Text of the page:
Western Canada is home to some of the world's most majestic mountains and pristine wilderness. The climbing and skiing are peerless. Here's just a small sampling of Canada's many venues to choose from.


Ghost River Valley, Alberta

Tall cliffs made of porous limestone seep and ooze water all winter, forming some of Canada's premiere ice climbs in this rugged and remote area. Climbs range from single-pitch crags to easy multi-pitch routes to hard, free-hanging pillars. When avalanche danger is high in the Rockies, this front-range area is a great choice due to comparatively little snowfall. However, simply getting to the trailhead is half the adventure, requiring 4-wheel drive and off-roading knowhow. 


Icefields Parkway, Alberta

Situated a little north of Lake Louise, Hwy 93N offers some excellent roadside ski tours. From single-day yo-yo tours to winter summits to multi-day hut trips on the Wapta Icefields, skiing off the Parkway offers something for everyone. Some of the classic tours are in the Crowfoot Glades, around Cirque and Observation Peaks, the Bow Summit area, and in the West Nile area below Bow Peak. But those are just naming a few, there are many more venues to explore and soak up amazing Rockies views. And if skiing isn't your thing, there's an amazing amount of ice climbing as well: Murchison Falls, Polar Circus and the Weeping Wall are just a few of the world-class ice routes here.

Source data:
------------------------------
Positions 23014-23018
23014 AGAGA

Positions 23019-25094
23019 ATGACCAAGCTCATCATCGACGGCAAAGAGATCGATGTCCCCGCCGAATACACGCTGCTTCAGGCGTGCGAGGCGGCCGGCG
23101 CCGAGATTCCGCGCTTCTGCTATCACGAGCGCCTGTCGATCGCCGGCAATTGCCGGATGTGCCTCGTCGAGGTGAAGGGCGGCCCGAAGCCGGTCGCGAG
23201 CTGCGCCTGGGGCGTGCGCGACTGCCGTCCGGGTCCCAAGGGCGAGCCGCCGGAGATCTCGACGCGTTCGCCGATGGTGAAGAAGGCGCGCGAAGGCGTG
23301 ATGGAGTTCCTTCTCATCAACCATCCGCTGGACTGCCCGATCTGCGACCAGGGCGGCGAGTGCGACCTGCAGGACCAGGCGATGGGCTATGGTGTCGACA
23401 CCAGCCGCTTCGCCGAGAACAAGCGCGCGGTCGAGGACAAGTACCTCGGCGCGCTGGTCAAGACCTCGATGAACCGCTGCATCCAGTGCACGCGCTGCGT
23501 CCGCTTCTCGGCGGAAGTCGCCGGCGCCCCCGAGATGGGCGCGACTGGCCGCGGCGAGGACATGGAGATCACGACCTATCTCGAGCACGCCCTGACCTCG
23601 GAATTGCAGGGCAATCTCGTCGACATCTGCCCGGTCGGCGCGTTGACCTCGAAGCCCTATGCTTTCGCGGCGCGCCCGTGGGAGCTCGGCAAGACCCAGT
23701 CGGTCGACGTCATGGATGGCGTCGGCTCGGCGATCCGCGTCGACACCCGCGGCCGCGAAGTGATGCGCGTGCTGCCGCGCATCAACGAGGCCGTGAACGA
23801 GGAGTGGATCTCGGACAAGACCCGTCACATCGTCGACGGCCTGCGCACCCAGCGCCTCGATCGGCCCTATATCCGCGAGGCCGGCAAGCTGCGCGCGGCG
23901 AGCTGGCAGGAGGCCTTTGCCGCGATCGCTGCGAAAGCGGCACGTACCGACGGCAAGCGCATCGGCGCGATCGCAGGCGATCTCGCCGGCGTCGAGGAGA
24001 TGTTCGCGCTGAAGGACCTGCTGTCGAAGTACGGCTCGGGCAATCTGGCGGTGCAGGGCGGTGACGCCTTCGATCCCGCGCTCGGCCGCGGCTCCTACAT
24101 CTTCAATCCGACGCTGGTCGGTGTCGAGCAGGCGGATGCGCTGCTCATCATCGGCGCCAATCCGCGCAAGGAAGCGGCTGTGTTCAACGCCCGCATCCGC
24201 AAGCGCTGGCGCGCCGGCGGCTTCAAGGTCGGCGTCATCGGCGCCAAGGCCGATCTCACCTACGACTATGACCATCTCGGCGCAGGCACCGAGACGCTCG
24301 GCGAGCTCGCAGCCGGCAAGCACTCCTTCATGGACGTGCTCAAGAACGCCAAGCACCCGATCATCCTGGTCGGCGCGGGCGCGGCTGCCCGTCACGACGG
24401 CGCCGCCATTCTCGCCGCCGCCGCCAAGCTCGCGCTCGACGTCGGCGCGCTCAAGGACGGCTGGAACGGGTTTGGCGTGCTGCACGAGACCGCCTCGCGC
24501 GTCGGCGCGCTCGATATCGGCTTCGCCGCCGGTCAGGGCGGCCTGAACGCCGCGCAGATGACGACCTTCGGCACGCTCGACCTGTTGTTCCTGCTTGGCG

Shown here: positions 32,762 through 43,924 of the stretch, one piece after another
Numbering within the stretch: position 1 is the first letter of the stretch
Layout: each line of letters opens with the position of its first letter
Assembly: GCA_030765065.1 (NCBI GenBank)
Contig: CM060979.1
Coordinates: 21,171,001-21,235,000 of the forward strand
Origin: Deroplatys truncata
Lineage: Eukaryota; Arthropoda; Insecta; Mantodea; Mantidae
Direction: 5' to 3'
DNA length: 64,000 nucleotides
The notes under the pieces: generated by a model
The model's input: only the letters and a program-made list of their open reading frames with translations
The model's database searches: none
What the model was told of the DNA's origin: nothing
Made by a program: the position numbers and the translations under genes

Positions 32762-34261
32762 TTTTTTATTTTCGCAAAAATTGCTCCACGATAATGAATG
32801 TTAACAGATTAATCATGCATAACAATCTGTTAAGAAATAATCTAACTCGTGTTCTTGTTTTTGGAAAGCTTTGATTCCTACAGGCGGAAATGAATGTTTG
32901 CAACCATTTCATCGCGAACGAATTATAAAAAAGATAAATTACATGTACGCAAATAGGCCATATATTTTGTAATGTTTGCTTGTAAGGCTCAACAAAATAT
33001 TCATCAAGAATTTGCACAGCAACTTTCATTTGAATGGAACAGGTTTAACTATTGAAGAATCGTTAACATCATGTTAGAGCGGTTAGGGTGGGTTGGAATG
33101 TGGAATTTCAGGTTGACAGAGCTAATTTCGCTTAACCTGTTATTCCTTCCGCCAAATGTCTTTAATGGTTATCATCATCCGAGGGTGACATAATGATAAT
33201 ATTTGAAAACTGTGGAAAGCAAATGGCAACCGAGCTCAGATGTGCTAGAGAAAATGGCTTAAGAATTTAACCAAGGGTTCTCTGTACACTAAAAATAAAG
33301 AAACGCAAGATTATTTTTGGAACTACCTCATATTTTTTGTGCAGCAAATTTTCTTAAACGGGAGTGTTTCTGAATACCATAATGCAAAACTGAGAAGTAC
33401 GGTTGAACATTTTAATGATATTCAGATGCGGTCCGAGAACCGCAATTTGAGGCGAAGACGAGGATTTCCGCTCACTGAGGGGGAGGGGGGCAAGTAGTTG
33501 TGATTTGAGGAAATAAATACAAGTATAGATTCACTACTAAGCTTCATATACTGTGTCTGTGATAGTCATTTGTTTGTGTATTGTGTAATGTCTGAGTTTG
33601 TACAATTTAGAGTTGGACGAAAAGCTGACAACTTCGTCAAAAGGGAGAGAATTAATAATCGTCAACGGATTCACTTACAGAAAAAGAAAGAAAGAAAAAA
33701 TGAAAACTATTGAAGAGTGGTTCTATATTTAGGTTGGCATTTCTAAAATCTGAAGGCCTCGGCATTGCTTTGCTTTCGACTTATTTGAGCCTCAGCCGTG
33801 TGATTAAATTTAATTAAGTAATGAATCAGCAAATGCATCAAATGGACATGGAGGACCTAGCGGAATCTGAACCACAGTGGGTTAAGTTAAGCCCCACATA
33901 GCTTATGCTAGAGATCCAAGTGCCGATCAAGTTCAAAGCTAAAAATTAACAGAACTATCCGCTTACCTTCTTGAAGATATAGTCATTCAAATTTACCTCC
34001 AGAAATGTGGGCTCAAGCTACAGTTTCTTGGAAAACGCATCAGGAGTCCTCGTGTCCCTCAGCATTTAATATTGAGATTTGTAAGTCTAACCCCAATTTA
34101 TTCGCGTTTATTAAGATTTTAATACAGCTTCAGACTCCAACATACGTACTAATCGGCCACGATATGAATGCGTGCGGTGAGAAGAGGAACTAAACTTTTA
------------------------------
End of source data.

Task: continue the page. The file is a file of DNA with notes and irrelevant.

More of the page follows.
The Bugaboos, British Columbia

This amazing provincial park is home to some of North America's premier alpine climbing. Comprised of high-quality granite, these nunataks hold something for everyone from scrambles to mountaineering objectives to long, technical rock climbs and aid routes. With so much variety and potential, there are still good options when the weather chooses to not cooperate. Without losing any of its wilderness feel, the Bugaboos are surprisingly accessible; this is a great venue for a "domestic" expedition.

Rogers Pass, British Columbia

This ski-touring epicenter is on the Trans-Canada Hwy about an equal distance between Golden and Revelstoke. Meters of snow and huge terrain make Rogers Pass one of the "must ski" locations for any backcountry skier. Low-angle bowls, trees galore, amazing views from the summits and steep couloirs (something for everyone in all weather) abound here, making for the perfect leg-powered ski venue. This place is hard to beat!


Squamish, British Columbia

When the rain stops in Spring, the clouds lift to reveal one of North America's best free-climbing areas. Thousand-foot tall granite walls holding hundreds of routes that may seem impossible at first are actually quite accessible. From learning the basics, to dialing in your crack-climbing skills, to honing the craft of multi-pitch trad routes, Squamish has it all. After a day or two of climbing some of the local classics, it becomes little wonder why this place is an international climbing destination. Simply put, the combination of the quality of rock, views, climbs, accessibility and location make this place a climbers' paradise.